With this year’s tour, the Wilson sisters have plenty to celebrate as the year 2012 was truly magical for them. In June of last year they released “Strange Euphoria” a boxed set of demos’, outtakes and various `Odds and Sods’ “which showed a different side of us musically, that we are a multifaceted group” .

September 18th saw the release of the Wilsons’ autobiography; Kicking And Dreaming – A Story Of Heart Soul And Rock And Roll. Co-written by Seattle journalist Charles R. Cross, who also penned biographies by Nirvana and Jimi Hendrix, Wilson describes the experience of writing a book to be very therapeutic for the Wilsons. “I mean, once you start revealing stuff, you kind of have to keep on going. It’s funny but you think you’re revealing something that the reader doesn’t find interesting and then there are people who claim what you wrote about never happened at all!”

Seven days later Heart was honored by the band’s star on the Hollywood Walk Of Fame and then seven days after that, they released `Fanatic’ their latest CD release, produced by Canadian Ben Mink, which immediately entered the Billboard Rock Charts and sent them off on a U.S tour.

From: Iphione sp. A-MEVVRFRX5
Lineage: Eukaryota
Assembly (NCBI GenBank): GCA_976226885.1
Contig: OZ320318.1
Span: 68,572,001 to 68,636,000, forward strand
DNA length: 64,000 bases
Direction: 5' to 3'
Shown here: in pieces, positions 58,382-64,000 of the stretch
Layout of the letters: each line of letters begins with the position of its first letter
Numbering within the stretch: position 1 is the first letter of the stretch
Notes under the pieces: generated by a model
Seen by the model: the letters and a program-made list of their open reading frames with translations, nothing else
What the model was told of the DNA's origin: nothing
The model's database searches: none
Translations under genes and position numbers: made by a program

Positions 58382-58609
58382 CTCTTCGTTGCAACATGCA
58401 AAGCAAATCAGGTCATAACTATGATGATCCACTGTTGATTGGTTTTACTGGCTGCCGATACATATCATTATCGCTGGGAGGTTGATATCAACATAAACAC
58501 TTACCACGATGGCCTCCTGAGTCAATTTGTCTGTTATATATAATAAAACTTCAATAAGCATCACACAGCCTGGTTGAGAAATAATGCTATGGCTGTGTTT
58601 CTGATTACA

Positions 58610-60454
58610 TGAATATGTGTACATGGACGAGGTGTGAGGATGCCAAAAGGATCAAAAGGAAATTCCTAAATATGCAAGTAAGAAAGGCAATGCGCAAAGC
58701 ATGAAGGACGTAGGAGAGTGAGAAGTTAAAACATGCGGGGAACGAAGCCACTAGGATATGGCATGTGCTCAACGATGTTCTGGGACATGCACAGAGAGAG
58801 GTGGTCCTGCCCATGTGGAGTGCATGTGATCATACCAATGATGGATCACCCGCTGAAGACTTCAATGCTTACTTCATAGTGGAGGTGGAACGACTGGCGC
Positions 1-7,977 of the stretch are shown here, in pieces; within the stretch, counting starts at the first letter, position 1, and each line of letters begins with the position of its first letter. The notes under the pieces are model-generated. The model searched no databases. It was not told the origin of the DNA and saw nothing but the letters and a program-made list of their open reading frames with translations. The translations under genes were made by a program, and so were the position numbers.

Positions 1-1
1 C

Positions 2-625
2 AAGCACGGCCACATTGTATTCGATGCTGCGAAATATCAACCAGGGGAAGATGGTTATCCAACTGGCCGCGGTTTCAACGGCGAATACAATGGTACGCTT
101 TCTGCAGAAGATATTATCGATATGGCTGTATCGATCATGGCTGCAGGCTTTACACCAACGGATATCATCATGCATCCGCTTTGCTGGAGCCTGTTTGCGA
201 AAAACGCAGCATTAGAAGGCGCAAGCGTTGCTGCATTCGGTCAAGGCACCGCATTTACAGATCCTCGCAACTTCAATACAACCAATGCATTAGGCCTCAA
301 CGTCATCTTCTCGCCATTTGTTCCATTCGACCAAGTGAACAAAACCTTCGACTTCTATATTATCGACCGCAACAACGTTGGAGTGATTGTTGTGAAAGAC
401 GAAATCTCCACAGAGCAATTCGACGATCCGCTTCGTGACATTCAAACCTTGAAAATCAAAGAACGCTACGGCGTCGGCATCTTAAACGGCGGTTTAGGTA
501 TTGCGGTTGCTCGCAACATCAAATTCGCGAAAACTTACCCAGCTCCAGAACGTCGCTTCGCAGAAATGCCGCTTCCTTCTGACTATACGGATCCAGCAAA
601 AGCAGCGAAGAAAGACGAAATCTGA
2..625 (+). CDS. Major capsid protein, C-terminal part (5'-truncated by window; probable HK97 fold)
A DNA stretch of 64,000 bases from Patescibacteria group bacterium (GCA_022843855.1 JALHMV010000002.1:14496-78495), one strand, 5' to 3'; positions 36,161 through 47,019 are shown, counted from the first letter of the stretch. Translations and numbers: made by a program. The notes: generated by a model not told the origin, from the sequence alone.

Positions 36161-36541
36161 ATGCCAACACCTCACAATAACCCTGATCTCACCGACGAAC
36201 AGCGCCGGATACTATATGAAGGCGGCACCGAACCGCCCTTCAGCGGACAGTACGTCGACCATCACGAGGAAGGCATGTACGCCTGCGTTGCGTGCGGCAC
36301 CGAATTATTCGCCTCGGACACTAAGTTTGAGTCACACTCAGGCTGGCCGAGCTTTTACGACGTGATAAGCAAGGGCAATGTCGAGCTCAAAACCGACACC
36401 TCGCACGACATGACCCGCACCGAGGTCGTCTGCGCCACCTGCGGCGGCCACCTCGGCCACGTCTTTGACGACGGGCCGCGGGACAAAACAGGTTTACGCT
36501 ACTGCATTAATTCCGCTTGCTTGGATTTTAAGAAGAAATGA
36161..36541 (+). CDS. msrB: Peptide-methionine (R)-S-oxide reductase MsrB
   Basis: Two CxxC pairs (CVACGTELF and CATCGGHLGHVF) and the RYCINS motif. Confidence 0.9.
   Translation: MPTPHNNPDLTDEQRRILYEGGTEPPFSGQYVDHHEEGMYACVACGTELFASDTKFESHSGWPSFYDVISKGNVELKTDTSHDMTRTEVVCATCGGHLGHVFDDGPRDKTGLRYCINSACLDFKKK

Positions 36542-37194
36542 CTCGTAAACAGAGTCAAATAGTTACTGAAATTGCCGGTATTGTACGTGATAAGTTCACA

Photography by: Charles Hope

But the honors kept coming. On December 11th it was announced that Heart will be inducted into Rock And Roll Hall Of Fame (along with Rush). “We’ve been eligible for quite a while but when we didn’t get nominated it was like `what are we chopped liver!’ Then last year we got nominated but didn’t get elected, so Nancy and I just shrugged our shoulders and pretended we didn’t care anymore – but secretly we did care.”